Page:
My parents (and many of their generation) occupied the same home, practically all their lives. When it came time for them to leave that household, we “kids” pooled our energy to clear what amounted to 50+ years of living. We kept many of the inherited items, but only for a while, since we had more than enough of our own household possessions.
All across America, countless storage facilities dot the landscape. In the regions where seniors relocate (North/South Carolina, Florida, Georgia), those vast corrugated metal holding zones are everywhere–gated communities in their own right.
Why are they so prevalent? Because older people, today, save furniture, household equipment, and personal artifacts, in the belief their adult “kids” will want them some day. And they’re paying big for that service. That’s why the storage business is booming.
But, here’s the reality. Generally speaking, that furniture will never fit the lifestyle or décor of the intended recipients and unless the items are true antiques, their value is negligible (and storage costs will quickly eclipse that value).
So, it might be better for parents to offer the stuff they no longer want to the “kids” well before any intended move. That way, whatever isn’t appropriated could go to the Salvation Army, Big Sisters, or consignment shops.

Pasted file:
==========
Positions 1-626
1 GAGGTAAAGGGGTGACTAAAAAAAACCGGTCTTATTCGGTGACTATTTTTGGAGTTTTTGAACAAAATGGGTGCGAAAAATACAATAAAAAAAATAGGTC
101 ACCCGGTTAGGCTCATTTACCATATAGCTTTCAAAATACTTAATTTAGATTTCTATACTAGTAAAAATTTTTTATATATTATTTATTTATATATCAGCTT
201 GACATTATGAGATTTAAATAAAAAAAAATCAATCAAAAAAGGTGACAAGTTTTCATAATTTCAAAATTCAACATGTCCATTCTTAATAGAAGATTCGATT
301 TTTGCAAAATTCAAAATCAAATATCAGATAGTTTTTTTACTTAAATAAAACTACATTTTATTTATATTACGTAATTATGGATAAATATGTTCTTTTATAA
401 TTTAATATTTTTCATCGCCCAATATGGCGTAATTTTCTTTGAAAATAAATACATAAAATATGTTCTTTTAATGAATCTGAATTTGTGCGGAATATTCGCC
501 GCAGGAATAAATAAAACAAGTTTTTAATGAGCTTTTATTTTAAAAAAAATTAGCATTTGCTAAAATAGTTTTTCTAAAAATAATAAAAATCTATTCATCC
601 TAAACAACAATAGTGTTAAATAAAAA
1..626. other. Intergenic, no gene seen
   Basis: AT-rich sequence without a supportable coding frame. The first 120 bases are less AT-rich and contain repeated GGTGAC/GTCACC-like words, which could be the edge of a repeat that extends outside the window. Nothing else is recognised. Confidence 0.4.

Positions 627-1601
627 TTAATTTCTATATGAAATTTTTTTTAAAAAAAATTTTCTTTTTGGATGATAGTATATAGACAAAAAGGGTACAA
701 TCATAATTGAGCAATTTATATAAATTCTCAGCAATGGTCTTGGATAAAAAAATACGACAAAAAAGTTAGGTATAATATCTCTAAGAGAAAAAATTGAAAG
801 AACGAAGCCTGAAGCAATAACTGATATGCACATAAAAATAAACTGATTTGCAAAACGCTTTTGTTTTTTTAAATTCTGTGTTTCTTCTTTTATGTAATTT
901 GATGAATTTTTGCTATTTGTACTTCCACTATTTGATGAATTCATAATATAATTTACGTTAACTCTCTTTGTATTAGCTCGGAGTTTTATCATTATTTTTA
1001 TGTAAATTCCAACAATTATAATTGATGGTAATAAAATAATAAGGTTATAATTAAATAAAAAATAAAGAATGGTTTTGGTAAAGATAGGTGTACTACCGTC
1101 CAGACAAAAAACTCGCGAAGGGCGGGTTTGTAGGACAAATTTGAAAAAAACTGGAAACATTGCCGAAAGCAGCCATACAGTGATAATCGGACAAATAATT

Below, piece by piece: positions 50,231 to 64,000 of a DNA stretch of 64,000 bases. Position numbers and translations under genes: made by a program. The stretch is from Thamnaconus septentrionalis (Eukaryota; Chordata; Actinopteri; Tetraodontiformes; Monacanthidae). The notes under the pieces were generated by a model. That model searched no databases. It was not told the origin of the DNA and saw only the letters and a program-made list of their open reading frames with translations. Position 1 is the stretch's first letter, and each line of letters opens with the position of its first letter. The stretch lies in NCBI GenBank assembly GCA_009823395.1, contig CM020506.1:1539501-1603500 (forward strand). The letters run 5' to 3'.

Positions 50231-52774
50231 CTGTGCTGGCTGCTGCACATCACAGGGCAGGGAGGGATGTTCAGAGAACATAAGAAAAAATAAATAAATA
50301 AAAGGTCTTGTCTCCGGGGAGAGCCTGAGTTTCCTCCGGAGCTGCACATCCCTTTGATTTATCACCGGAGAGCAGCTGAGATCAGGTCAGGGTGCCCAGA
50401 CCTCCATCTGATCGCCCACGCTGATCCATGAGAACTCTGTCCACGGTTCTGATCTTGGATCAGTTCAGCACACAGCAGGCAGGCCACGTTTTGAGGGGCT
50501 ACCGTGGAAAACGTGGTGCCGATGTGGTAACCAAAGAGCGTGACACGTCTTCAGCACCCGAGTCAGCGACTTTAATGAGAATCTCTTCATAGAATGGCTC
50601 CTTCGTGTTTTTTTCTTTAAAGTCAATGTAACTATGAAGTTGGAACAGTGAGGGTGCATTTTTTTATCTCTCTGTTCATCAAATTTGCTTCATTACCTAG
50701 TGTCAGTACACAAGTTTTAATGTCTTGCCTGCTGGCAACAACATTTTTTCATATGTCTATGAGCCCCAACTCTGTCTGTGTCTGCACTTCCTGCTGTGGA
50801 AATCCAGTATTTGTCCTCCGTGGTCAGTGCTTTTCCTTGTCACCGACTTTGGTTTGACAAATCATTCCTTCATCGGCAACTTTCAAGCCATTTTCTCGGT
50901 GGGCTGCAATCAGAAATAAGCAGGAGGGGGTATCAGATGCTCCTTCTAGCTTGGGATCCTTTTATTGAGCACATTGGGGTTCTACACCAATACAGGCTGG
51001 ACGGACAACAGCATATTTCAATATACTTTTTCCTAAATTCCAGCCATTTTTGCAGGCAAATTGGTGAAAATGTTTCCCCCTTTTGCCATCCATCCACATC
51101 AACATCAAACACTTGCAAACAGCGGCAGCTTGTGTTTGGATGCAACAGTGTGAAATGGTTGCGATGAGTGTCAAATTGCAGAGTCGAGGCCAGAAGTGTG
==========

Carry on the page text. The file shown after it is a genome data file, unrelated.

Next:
I know I’ve begun (over several years) to divest myself of stuff I collected over the years, and I’ve found it liberating. The house has a clean, uncluttered look, a blank palette, so to speak, on which I’ll write my remaining years. Why do I especially like that look? I’m not tripping over memories of what used to be.
It’s a good feeling, too, that whatever future moves we need effect won’t require an army to accomplish…maybe just a few foot soldiers.
My new motto as a senior (younger people might also consider subscribing) is “Divest and simplify.” I want to be able to pull up roots and move fast (even if I go nowhere). A wagonload—or 18-wheeler–of “stuff” will hamper me in those efforts.
I learned many years ago, when we made our last move, that most of the items we paid substantial money for–to be brought to the new house– were never used. They were stored in the attic, in the same boxes they arrived in. As a result, we paid all that money for nothing.
At the end of the day, who wants faded sheets and comforters in the new house…old pillows…records without an LP player (unless they’re mint condition classics, in their own pristine jackets)?
Young adults might consider “Divest and simplify,” too.
Before marriage and children, they tend to move often, as jobs mandate or roommate situations present. The fewer encumbrances to a move, the better. They might consider inflatable furniture (retailers already offer this for beds and chairs) which will enable fluidity of movement, saving them substantial capital outlay.
And then there’s the reality that young people haven’t identified their personal style yet, and don’t need to pay high cost for something they may devalue later. I remember liking the heavier Mediterranean-style furniture, as a young woman, and being happy, years later, that I hadn’t bought a household of it (didn’t have the money).
In the end, it may only be wise to accumulate things (sports equipment, household furnishings) when one begins raising a family and moves are no longer imminent. Wiser, still, are folks who recycle everything, for they never have a great deal to eliminate, thus saving themselves and the landfills.
So, Biddy recommends (from her own experience): “Divest and simplify”…..a motto that fits today’s transient population.